In addition to silly pastors and their whimsical songs, there's also all the fun times had each day with games, rubber chickens, swimming pool noodles, lightsabers, whipped cream on peoples' heads and hands interlaced on tables, meal time announcements, best bunk awards, clean dorm competitions, and so much more. What a blast! For over 15 years now, I have traveled to Roberta, Georgia to serve as Camp Pastor at this rural camp. Believe me when I say that it's a challenge. It's hard work. It's always exhausting. But most of all, it's always incredible to see God work there.
Camp Eunice is a small, anointed camp nestled just outside of Fort Valley, Georgia, south of Macon. I first went there to cover for a summer camp speaker who had fallen ill at the last minute. That was 17 years ago and now I look forward to the invitation to return each year as the speaker for Senior Camp. As I sit here pondering how to best describe the camp, I find myself somewhat at a loss for words. I usually begin by telling folks that the zip code there is E-I-E-I-O and that it's not really "near anything" other than God and a bunch of trees. I have mistakenly described it as a "no frills" camp. After all, the amenities include really fancy things like two outdoor pingpong tables, an outdoor basketball goal, a volleyball net, and a recently added above-ground pool (special thanks to Curt Bode). Along with this award-winning set up though, you also get all things south Georgia, like killer heat waves and killer mosquitos. But, in truth, it's a camp with incredible "frills" if you know how to count and define frills.
Relationships run deep at this little camp. Some of the friendships go back for generations. In fact, the "friendship frill" is evident in every age demographic there. And then there are the "frills" from the Holy Spirit and from God. An amazing hunger and thirst for His Word is always present at the camp, mingled with a near-insatiable longing to see Him show up and show off in a mighty way. There is humble leadership and sacrificial servanthood. And, of course, there's a deep love for the campers and a strong desire to see them fall crazy-in-love with Jesus. This love permeates every aspect of the activities, from the games and Bible classes to the teaching and worship sessions. What we lack in fancy campgrounds or "gimmicks" or "stuff," God has more than made up for in abundance with His presence.
This year, we saw 40 or more students seriously rededicate their lives to follow Christ and die to themselves. The call of our chapel services and my lessons were two-fold: 1) Fully surrender and 2) identify with what God says about you and not what you say about yourself. We are His children and have been adopted by Him. (Romans 8:15-17) He's our Friend. (Colossians 1:21-22) And even though God is all-knowing and all-powerful, immeasurable and infinite (Romans 11:33-36; Psalms 139; Jeremiah 32:17-18), He chose to love, save, and help us. We also learned that God is in charge and that's a good thing. We learned that our unique personalities and abilities do not make us significant, but that our relationship with Christ is what makes us truly significant. Jesus is the most significant one in the entire universe and, if He is your Savior and Helper, then you are significant as well.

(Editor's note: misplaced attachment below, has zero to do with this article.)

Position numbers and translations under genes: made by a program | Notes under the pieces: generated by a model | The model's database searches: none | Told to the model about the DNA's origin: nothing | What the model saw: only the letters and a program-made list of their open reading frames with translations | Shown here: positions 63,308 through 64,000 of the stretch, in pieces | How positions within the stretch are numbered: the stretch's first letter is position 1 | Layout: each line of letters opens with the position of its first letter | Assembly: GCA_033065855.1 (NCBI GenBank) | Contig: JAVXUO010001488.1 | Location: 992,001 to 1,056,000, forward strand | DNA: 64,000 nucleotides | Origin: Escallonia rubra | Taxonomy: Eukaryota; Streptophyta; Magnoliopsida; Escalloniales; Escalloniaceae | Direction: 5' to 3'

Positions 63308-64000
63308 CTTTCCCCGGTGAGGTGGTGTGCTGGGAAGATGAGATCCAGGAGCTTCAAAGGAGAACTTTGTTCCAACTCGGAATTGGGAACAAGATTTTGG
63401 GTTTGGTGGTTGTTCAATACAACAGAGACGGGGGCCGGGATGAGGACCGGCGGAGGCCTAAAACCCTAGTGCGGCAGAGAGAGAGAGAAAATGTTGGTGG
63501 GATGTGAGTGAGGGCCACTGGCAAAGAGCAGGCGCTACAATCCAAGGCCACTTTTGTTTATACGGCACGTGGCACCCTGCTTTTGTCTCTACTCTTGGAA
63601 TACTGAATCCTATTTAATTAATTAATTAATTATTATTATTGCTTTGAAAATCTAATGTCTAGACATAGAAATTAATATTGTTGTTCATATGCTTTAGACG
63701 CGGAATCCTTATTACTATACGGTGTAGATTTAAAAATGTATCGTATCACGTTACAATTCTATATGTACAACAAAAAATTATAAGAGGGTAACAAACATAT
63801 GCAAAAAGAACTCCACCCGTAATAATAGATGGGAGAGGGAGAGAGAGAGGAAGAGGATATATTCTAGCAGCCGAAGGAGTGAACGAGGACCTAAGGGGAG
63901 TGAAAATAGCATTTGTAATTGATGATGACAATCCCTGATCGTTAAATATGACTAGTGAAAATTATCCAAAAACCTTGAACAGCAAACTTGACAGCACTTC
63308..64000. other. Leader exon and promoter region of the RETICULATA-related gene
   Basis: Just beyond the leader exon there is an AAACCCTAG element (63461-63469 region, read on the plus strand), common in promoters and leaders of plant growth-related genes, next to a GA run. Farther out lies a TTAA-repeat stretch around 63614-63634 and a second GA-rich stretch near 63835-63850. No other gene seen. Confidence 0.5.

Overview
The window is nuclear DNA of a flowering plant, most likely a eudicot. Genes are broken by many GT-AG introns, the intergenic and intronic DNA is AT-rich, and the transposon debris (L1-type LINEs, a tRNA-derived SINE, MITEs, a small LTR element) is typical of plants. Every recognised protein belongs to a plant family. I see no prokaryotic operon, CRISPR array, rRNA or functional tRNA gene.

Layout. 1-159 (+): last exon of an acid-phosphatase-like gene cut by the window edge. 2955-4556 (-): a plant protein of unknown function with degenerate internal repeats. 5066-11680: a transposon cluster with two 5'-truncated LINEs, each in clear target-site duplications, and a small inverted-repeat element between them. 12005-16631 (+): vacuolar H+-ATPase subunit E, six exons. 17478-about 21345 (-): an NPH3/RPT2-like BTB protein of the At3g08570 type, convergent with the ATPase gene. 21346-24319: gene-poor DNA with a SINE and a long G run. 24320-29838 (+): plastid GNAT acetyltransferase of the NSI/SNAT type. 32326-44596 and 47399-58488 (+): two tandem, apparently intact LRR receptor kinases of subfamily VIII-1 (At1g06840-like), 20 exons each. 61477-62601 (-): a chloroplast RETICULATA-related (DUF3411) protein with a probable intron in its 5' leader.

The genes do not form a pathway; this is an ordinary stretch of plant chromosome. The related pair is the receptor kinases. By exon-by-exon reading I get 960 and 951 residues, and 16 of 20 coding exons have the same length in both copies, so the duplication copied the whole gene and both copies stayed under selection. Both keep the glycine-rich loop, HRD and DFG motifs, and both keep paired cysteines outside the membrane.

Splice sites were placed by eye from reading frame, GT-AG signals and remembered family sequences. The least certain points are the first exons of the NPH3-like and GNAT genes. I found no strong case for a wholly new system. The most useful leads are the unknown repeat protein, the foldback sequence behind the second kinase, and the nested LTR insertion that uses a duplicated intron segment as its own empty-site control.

All of this should lead us to live differently. We are commanded to live separated from the things of this world. If you are who God says you are, and He is who He says He is, and if we believe that, then we must change. Our choices, our purposes, and our values must be from Him and not from our peers or from our culture. We must live holy and fully surrendered. To follow Christ, we must deny ourselves, get out of His way, and then die to ourselves. It's a serious calling, but it's also an amazing thing to watch as the Spirit of God moves among youth who have their entire lives in front of them. How precious to see one teen after another let go of the "stuff" they were clinging to — the things of this earth — and choose to become who Christ died for: "fully devoted followers." How exciting to imagine what God can do through this generation as they walk with Him and seek Him first in all things. The Big Frill of Camp Eunice is this: The way in which God works among the staff, volunteers, and students in order to accomplish incredible things deep within students' hearts, a place where only God and His Spirit can work.
To all my beloved campers from Senior Camp 2019: Here is a verse that I wish I had shared. In fact, my best buddy Phillip Snodgrass preached this very passage on Sunday at Northside and when I heard it, I realized that it was the perfect verse to close out our week:
"See what kind of love the Father has given to us, that we should be called children of God; and so we are. The reason why the world does not know us is that it did not know Him. Beloved, we are God's children now, and what we will be has not yet appeared; but we know that when He appears we shall be like Him, because we shall see Him as He is. And everyone who thus hopes in Him purifies himself as He is pure." — 1 John 3:1-3 (ESV)
Look closely at the love that God has for you: A love so strong that He calls you His child. And notice that the world doesn't "get it" (we are separated from them), but as His children we have a hope of His appearing and this hope means we purify ourselves. The Greek word here is the same word we studied at camp in 1 Peter 1:15 for "holy." So, behold God's amazing love to adopt you as His own and let it motivate you to put Him first and to purify yourselves.